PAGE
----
I think one of the best things about life, for me, is knowing this is it. I get one shot at it, one shot in this one body. I will never have the past 19 years, nine months, two weeks and five days of my life to live again. It makes me want to do things for myself and others, be happy, and make change. Because I’ll only have one chance to do it. It doesn’t matter if I make a few mistakes along the way, either, because ultimately, my life is just a small sequence of moments in terms of the life of the multiverse.
Knowing my existence is finite makes it all the more beautiful for me.
Do you have/plan on having a career in the sciences? Alternatively: which branch of science intrigues you most?
I thought I’d do another as the last one was so short.
Career wise, I don’t really know what I’m going to do yet, but I’m off to University to do a BSc in Psychology, Criminology and Criminal Justice in September. Science was something I was always good at but never pursued, yet Psychology is of special personal interest to me due to my family and my own mental health.
Psychology as we know it is a relatively young science and it’s absolutely fascinating because it’s still so fluid. I like things which are mutable and constantly changing - all sciences are but I think Psychology the most so. Plus, it allows me to learn about myself too. And that’s always awesome :D
Are you spiritual, or are your feet always on the ground?
The closest I get to spirituality is I believe there’s some independent thought and desire that isn’t dependant on our biology. Other than that, I’m not spiritual at all.
Sorry this post is so short, but I really don’t have anything else to say on the matter.
Even though you’re an atheist, have you ever experienced a moment that could be called “religious?” Like an epiphany about the world or complete peace?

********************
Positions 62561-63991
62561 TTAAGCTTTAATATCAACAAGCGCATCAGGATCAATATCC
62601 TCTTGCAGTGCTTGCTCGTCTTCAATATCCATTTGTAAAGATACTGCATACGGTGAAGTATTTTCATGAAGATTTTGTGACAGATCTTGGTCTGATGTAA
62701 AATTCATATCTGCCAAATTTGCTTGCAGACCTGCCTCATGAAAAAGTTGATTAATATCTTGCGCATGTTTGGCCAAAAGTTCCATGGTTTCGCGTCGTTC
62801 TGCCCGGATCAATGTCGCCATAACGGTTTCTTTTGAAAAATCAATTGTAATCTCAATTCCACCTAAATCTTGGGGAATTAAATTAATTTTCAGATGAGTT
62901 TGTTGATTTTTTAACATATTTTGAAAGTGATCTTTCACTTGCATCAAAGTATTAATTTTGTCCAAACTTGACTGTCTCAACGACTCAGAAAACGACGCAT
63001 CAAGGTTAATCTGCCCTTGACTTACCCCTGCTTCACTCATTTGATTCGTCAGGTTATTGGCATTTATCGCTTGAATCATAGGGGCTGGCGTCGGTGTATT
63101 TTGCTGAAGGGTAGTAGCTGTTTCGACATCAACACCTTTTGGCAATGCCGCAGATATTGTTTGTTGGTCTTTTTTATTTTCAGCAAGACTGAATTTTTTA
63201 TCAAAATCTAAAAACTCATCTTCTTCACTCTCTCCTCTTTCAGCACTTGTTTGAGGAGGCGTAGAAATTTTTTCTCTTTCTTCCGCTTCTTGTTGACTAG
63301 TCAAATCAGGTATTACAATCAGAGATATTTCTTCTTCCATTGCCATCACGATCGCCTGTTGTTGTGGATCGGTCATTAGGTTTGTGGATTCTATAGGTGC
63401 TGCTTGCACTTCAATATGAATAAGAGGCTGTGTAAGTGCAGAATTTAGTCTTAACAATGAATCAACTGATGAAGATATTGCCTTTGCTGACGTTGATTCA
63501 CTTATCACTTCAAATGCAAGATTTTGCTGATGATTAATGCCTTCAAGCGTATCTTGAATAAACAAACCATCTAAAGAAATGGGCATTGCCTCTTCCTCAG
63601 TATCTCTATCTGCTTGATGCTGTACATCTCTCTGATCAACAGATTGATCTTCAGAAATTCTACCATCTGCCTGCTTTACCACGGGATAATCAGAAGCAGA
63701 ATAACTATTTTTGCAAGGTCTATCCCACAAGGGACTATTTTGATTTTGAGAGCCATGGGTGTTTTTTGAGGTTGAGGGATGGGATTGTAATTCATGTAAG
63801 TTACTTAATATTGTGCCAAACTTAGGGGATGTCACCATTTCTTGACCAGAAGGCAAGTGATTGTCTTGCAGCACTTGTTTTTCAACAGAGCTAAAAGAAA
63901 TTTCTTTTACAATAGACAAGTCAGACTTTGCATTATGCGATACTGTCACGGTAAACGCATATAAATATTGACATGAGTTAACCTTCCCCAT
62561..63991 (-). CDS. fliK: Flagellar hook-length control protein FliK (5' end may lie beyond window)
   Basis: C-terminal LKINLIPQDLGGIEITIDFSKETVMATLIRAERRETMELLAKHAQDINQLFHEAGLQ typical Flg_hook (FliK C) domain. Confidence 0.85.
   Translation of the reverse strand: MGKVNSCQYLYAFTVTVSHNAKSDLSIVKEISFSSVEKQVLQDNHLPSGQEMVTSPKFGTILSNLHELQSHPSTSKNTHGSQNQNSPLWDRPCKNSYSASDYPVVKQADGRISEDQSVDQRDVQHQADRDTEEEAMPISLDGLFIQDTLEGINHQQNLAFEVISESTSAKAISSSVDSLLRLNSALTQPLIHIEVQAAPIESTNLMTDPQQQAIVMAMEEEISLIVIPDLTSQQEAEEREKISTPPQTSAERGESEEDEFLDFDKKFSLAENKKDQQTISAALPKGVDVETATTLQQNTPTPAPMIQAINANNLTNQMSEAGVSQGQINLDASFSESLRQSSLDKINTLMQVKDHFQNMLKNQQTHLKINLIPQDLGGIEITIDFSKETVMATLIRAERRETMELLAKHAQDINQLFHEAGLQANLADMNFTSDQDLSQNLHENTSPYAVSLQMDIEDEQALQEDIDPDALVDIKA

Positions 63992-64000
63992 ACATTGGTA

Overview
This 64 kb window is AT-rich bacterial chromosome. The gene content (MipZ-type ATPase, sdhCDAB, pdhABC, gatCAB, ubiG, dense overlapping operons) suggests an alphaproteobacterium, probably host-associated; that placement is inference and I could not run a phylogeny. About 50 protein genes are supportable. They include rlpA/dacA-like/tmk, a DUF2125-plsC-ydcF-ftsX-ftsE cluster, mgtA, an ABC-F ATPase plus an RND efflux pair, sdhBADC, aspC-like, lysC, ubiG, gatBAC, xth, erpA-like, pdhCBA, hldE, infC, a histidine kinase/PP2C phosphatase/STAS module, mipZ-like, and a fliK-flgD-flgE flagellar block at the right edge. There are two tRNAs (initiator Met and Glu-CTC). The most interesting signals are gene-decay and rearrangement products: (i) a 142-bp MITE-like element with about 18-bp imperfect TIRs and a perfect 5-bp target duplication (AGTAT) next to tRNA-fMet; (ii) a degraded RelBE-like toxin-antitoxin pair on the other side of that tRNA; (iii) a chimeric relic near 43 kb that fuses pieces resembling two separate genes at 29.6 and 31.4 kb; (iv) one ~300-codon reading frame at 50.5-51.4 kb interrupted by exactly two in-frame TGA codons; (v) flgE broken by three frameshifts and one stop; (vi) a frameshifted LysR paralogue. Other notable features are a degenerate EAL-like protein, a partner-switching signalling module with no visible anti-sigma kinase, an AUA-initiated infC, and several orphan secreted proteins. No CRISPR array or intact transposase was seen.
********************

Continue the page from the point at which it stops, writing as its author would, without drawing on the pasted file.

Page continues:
First off, I call bullshit on anyone who has ever had an epiphany about the world that applies to everything in it. It is only possible to have an epiphany about the world as you know it, and there’s still a lot for all of us to discover.
Secondly, I think it’s important to remember that people with religion will often claim all parts of their life to be religious. Whether it be thanking god for their meal, crediting god with any strokes of luck or good fortune they have, or stating their “service” to god. All of these imply that there are no special religious moments, merely less ordinary ones. Because of this, I feel it is impossible for an atheist to experience a “religious” moment, as an atheist would not accredit anything in their life to god. I know I certainly don’t.
Also, I am genuinely envious of anyone who can experience complete peace. I am incapable for a number of reasons, the closest I can ever get is a state of calm distraction.
What’s your political alignment? Does your atheism influence how you vote and how you feel on issues?
I am an anarchist in ideology but a liberal in practice. When I say that, what I mean is that though I believe we should be able to abolish government as people should just be fucking decent to each other without the checks and balances. However, as we haven’t reached the capacity for that yet I believe we need safety nets to protect the vulnerable. We need to make upward social mobility easier. And so on, and so forth
My atheism doesn’t necessarily influence how I vote or feel on things. My secularism does. I don’t want to vote for anyone who is pushing a religious agenda of any kind, anyone who claims to know God’s will, and I will not vote for someone who involves religion in law-making and thus affects the rest of us for their peace of mind.
Amendment: We should make upward social mobility easier for those who seek it, and remove the stigma of those doing jobs that don’t necessarily require degrees or technical qualifications. Not everybody wants to be a doctor or a CEO, but everyone deserves to live safely.
Except for God, do you believe in anything supernatural or pseudoscientific? (Ghosts, alien abductions, spirits, souls, demons, psychics, magic, Harry Potter, etc.)
I don’t believe in anything at all that’s supernatural or pseudoscientific. I believe in illusion, which is how show magic works. Manipulating the cognitive faculties of human beings happens every day to varying degrees.